Who Accepts Party Policy Change? The Individual-Level Determinants of Policy Change Acceptance
Ruth Dassonneville-Université de Montréal, Maurits Meijers-Radboud University
Experimental research has shown that political parties often, but not always, suffer reputational costs when they change their policy positions. Yet, it is not clear who accepts and who rejects party policy change. Using newly collected observational data from five European countries (Germany, the Netherlands, Poland, Spain and the United Kingdom), we examine the individual-level determinants of party policy change. We examine support for policy change with a new survey item that directly captures party policy change acceptance. We theorize that acceptance of party policy change varies as a function of individuals’ political attitudes such as their level of interest in politics and their ideological positions, as well as their views about democratic decision-making. While we find that many citizens agree that change is sometimes necessary and understand the conditions and constraints that lead parties to alter their positions, we also show that populist attitudes have a strong negative effect on accepting party policy change. A textual analysis of an open-ended survey item furthermore indicates that those who perceive party policy change negatively, associate change with opportunism and power-seeking. Our results imply that even though parties have some leeway to change their positions when external conditions require them to do so, populist beliefs and anti-elite sentiment make citizens rather sceptical of the motivations that parties have when they alter their positions.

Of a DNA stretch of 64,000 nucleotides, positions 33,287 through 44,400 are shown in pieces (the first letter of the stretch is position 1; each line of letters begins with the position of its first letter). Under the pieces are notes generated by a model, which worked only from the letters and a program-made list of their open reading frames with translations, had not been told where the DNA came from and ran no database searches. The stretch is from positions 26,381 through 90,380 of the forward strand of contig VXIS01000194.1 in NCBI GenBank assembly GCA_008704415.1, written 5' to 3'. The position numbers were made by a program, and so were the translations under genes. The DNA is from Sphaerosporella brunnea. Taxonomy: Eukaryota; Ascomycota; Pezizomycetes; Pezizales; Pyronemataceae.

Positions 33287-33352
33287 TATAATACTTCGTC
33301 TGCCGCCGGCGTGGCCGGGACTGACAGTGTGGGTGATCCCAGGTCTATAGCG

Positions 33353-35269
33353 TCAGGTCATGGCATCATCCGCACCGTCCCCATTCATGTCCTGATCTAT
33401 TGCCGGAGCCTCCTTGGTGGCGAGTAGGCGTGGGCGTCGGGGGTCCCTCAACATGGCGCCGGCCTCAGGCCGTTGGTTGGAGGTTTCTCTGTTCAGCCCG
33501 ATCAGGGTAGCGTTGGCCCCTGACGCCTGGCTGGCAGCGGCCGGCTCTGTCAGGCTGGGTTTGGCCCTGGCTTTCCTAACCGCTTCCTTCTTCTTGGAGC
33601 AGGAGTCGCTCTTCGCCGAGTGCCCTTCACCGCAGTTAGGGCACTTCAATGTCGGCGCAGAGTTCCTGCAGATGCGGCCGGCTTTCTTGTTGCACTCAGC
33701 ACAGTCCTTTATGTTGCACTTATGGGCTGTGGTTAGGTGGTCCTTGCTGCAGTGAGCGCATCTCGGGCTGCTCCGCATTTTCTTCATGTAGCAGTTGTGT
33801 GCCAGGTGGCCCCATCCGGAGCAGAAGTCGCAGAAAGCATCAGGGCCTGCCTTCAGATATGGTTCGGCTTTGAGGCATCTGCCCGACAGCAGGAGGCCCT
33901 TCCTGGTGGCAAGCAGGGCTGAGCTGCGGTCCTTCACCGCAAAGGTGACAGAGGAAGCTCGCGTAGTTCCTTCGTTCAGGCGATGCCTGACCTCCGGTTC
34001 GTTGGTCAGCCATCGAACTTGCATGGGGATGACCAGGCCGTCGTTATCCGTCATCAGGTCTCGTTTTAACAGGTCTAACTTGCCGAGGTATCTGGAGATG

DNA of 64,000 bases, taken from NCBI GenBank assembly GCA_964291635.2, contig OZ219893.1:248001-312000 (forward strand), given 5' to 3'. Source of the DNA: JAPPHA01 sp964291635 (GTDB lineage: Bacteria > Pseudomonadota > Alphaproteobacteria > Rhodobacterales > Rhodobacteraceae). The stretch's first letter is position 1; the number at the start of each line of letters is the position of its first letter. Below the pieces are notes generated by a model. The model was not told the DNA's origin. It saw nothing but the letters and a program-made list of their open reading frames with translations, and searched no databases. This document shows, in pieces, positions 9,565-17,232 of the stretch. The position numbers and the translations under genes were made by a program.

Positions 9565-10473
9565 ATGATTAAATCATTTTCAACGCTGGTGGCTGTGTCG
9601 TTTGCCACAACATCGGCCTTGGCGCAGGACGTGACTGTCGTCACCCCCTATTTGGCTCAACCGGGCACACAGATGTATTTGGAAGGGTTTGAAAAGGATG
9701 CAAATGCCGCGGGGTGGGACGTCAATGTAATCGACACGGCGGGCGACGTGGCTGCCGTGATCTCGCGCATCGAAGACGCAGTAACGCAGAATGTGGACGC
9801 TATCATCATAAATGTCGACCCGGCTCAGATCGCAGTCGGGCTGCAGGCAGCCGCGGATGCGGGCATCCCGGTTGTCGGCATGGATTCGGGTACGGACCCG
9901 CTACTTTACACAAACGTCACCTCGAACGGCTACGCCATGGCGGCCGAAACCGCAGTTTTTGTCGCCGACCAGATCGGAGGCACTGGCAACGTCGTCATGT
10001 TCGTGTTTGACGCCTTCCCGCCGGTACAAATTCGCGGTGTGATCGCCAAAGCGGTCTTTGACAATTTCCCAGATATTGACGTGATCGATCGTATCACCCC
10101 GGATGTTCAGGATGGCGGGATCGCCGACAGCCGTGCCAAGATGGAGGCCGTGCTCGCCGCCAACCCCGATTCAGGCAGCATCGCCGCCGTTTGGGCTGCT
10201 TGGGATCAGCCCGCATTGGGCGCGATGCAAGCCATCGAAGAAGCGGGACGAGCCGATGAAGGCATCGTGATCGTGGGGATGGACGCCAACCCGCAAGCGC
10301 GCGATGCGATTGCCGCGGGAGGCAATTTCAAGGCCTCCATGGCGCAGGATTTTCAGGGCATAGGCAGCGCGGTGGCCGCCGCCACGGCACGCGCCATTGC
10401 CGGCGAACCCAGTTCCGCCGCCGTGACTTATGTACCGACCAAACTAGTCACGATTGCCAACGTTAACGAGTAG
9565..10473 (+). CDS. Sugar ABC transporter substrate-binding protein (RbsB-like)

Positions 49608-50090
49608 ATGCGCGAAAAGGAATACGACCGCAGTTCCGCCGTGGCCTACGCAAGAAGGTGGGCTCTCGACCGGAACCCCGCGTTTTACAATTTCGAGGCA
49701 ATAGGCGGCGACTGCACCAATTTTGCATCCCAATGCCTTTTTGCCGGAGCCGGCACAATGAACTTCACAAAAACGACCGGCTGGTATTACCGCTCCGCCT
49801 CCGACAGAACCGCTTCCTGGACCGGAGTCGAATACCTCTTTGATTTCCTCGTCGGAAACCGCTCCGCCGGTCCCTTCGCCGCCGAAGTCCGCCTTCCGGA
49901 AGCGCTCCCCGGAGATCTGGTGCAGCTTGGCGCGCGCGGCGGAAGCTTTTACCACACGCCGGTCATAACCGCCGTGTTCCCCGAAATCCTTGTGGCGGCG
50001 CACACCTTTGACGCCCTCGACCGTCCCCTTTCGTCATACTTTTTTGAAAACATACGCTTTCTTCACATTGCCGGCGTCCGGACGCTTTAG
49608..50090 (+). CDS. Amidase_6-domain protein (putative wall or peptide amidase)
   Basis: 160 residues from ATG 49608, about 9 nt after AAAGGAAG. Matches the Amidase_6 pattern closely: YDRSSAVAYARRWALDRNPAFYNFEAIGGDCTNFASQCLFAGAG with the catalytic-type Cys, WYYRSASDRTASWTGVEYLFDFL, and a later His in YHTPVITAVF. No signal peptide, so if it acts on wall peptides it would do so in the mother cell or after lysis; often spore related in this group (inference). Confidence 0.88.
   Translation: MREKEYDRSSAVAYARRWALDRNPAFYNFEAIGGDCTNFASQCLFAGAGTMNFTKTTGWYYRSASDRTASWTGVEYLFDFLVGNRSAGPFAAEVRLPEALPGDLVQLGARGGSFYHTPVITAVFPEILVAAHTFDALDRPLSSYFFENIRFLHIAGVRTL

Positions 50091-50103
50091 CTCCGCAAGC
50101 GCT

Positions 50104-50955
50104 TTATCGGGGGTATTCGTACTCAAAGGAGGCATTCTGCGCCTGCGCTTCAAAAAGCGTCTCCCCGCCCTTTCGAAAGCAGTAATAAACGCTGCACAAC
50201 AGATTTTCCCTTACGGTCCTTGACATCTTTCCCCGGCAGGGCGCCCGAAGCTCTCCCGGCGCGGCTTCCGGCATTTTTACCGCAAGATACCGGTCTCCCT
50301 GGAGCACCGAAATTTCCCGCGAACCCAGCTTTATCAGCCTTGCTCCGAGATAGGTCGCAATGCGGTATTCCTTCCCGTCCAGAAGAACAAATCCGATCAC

This content has been updated on 24 January 2024 at 13 h 12 min.